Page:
1. Balancing Consistency and Fluidity
In an era saturated with trends, maintaining one’s identity is increasingly challenging. However, overlooking the market’s complexity and the environment’s dynamic evolution cannot be ignored. Finding a balance between consistency and fluidity in branding proves to be crucial. The need for adaptation drives brands to utilize a broader spectrum of brand assets, allowing them to engage their audience anytime, anywhere. For this reason, at GALTON Brands, we’ve embraced a holistic approach to branding over the years, shaping brand identities not only from visual but also from auditory and verbal perspectives.
2. Understanding the brand from the inside out
A brand exists solely in the minds of people. Its identity, behavior, and communication are shaped by the communities that comprise it—those who follow, purchase, judge, and even ignore it. A brand is built from the inside out, and anyone aiming to influence its external perception must first grasp its internal dynamics. Through a holistic view of the brand and experiences gained in projects centered on employer branding and internal communication, we comprehend the essence of “selling the brand within the company’s culture” and inspiring not only management but also employees.
3. Broad-segment knowledge
From financial institutions to successful e-commerce platforms, retail leaders, and FMCG superbrands. Through our journey over the last fifteen years, we’ve experienced successes and setbacks alongside many renowned brands. The diversity in size, approaches, goals, and segments has taught us to combine knowledge from various areas to tailor solutions for each brand. At GALTON Brands, we understand that creating out-of-the-box solutions, something original, and, more importantly, thinking “cross-segmentally” entails being experimental. With our unconventional approach, we can captivate consumers’ attention more efficiently and naturally guide them towards the desired action.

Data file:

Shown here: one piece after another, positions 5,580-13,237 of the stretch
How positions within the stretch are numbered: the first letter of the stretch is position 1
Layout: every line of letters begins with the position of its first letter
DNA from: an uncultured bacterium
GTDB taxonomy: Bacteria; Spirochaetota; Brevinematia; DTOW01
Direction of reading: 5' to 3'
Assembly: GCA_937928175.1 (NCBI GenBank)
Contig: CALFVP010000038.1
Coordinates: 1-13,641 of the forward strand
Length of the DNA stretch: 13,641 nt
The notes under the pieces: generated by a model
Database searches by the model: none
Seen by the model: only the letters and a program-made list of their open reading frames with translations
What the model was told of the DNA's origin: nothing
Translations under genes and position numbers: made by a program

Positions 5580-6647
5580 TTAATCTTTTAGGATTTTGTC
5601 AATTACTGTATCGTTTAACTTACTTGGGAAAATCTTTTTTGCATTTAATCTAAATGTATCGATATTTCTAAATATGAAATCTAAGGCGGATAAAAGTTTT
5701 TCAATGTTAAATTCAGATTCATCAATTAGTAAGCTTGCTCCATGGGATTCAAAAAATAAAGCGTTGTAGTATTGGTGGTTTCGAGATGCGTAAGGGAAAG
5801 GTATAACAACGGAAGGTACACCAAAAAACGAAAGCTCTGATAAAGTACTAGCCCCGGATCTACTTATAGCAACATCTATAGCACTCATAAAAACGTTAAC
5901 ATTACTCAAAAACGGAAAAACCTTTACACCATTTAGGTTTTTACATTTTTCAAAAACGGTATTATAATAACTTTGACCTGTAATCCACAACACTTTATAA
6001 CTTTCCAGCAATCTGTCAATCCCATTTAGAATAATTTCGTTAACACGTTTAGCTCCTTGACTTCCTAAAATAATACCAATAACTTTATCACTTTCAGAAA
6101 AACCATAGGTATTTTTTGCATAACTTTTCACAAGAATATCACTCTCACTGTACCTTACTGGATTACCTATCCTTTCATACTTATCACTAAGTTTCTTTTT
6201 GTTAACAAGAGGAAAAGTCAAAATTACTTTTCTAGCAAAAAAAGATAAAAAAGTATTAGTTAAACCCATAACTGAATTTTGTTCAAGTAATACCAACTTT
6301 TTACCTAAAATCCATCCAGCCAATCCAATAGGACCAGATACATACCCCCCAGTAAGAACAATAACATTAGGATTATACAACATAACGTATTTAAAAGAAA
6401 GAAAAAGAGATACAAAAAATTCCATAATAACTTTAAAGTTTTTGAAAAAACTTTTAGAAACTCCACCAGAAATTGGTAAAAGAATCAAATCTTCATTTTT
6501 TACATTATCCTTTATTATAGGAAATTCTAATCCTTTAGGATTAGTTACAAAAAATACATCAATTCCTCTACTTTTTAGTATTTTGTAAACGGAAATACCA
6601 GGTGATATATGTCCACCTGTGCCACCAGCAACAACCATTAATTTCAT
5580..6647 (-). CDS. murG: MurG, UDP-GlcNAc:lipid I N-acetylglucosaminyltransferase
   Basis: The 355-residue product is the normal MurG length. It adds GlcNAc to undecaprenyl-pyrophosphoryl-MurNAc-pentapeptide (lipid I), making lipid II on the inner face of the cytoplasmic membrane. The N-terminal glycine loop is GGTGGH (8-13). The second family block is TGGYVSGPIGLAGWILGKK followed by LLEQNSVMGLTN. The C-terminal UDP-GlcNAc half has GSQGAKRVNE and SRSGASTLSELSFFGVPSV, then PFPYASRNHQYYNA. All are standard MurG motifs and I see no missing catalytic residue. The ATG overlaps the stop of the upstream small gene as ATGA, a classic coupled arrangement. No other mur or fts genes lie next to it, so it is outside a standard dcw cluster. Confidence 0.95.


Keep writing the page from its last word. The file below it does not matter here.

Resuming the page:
4. The Significance of the Product in Times of Consumer Choice
Even as far back as the 1960s, Edmund Jerome McCarthy introduced the theory of the five marketing Ps, later popularized by Philip Kotler. We can agree that while communication methods have evolved, the fundamental principles of marketing endure. Over the years, we’ve witnessed brands and agencies prioritizing communication style over product or service quality and accessibility. Thus, it’s important to remember that a well-designed functional product or service addresses real customer needs and desires, leading to repeat purchases. Communication should not focus on defending product values but rather on attracting customers and continuously reinforcing their associated memory structures.
5. The Importance of Cultural Framework
Even when two people perform the same action, the outcome will not be the same. What works in Spain may completely fall flat in German-speaking countries or the USA. Trust us, we’ve experienced this firsthand. Cultural references, specific environments, and their nuances should not be underestimated, even in today’s globalized world. Our activities in Spain and other European countries serve as daily reminders to acknowledge differences. Insights from our local team are vital for building relationships and fostering creativity, and understanding cultural frameworks is crucial not only to avoiding sensitive topics but also to complying with legislative norms. Local traditions, historical milestones, nostalgic moments, even humor, and compelling stories are potent communication tools. However, they are effective only when you fully understand the environmental factors that significantly shape your audience and their perspectives.
In an environment of constant change, brands have the opportunity to bring stability, trust, and meaningful experiences to people’s hectic lives. It’s up to companies to recognize that the brand is their most valuable asset, thereby strengthening customer loyalty, attracting elusive talent, and creating long-term growth strategies.